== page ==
FIG. 6 is a left perspective view of the positioning table 108, according to one embodiment. A rigid back mounting support 169 and a rigid front mounting support 171 are disposed inside the housing 102 such that the surfaces 169, 171 are substantially parallel to each other, and such that a longitudinal axis of the supports 169, 171 extend towards the left and right side of the housing 102 (which in this embodiment can be referred to as the “x-direction”). An x-direction rail 164 is mounted to the back mounting support 169 and a x-direction rail 165 is mounted to the front mounting support 171, the x-direction rails 164, 165 aligned in parallel with each other. The x-direction rails 164, 165 are positioned apart at a distance apart “D” which can be dependent particular embodiment. A carriage 173 includes square-shaped support structure 175 that is movably connected to the x-direction rails 164, 165 and configured to move smoothly in the x-direction along the x-direction rails 164, 165 with a minimal amount of friction and vibration. y-direction rails 162,163 are connected to opposite sides of the support structure 175 and positioned extend towards the front and back of the housing 102 and aligned to be parallel with each other. A stage 106 is movably connected at a right side 179 and a left side 181 to the y-direction rails 162,163 and configured to move smoothly in the y-direction along the y-direction rails 162,163 with a minimal amount of friction and vibration. The positioning table 108 is configured to allow the stage 106 to be positioned towards the front on the housing 102, and through an access aperture 138 in the housing 102 by moving in the y-direction along the y-direction rails 162,163. The clampless support surface 107 is a horizontally oriented surface across the lower portion of the stage 106 on which a sample is placed during inspection, according to one embodiment. In some embodiments, the support surface 107 can be a horizontally oriented surface across another portion of the stage 106, for example, the upper portion of the stage 106. The handle 152 is connected at a front portion of the stage 106 for manually moving the sage 106. The support surface 107 can be configured to be smooth or have a texture, grooves, bumps, dimples, ridges, or other suitable features that can help prevent undesirable movements of a sample that is placed on the sample surface 107 when the stage 106 is positioned for inspection of the sample.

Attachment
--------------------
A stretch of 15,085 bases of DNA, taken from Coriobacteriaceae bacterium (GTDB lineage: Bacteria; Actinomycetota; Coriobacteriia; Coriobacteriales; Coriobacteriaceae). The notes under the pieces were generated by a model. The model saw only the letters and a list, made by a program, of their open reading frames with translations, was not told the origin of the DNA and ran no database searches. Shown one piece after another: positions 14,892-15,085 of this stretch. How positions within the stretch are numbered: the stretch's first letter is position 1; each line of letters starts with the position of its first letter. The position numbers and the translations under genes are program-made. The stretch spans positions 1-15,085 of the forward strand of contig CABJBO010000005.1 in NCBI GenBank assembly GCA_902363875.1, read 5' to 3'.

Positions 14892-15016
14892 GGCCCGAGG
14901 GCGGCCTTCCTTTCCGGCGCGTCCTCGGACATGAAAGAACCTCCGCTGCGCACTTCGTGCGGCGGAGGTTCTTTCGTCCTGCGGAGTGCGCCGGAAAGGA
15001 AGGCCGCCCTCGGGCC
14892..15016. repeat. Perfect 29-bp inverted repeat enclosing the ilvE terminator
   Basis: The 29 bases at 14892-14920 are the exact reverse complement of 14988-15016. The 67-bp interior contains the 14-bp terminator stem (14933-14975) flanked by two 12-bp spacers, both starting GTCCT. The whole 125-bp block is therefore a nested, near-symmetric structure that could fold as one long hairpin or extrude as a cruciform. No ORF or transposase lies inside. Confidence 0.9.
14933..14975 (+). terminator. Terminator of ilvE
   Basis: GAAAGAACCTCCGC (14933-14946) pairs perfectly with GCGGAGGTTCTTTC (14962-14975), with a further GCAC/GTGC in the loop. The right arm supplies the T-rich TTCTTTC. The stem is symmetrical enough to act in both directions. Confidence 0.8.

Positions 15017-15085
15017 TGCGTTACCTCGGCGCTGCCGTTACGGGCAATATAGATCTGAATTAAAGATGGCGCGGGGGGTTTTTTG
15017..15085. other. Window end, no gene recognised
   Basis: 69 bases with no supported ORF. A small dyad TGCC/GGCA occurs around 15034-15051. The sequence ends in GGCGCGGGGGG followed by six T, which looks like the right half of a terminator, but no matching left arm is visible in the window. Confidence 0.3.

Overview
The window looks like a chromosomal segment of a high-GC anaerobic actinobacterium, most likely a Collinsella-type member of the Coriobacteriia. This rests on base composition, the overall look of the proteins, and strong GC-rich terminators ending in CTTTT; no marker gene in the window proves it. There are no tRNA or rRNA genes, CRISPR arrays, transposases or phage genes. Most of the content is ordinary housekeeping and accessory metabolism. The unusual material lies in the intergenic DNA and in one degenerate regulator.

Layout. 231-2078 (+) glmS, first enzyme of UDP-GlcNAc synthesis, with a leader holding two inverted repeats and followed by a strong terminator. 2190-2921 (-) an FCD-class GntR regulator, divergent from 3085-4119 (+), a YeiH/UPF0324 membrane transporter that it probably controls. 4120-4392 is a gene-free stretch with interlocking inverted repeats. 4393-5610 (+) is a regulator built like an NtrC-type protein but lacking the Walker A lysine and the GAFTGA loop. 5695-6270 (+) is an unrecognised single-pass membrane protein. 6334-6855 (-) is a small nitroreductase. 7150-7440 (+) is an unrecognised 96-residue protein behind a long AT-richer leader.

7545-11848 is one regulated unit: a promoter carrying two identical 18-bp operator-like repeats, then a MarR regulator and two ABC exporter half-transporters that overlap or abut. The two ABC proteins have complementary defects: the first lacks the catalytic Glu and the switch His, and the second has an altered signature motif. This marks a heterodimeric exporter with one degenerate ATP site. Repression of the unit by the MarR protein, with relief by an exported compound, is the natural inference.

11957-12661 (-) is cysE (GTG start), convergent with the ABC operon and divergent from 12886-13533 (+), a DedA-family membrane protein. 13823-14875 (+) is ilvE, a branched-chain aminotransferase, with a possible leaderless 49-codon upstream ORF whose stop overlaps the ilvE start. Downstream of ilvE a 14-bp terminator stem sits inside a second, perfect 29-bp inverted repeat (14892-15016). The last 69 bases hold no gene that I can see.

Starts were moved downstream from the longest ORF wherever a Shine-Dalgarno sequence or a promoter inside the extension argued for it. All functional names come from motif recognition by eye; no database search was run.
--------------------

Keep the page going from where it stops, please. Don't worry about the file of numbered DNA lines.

The positioning table 108 can also include an independent driving device for each of the x and y directions. In some embodiments, the positioning table 108 includes a first motor 160 (not shown) and x-screw 161 (not shown) aligned in the x-direction and mounted on the back mounting support 169 and connected to the carriage 173 such that movement of the x-screw 161 by the first motor 160 moves the stage in the x-direction. The positioning table 108 can also include a second motor 185 (not shown) and a y-screw 187 (not shown) positioned, for example, on the interior of the carriage 173, mounted to the carriage 173, aligned in the y-direction and connected to the stage 106 such that movement of the y-screw 187 by the second motor 185 moves the stage in the y-direction. The first and second motors can be controlled by the joystick 114.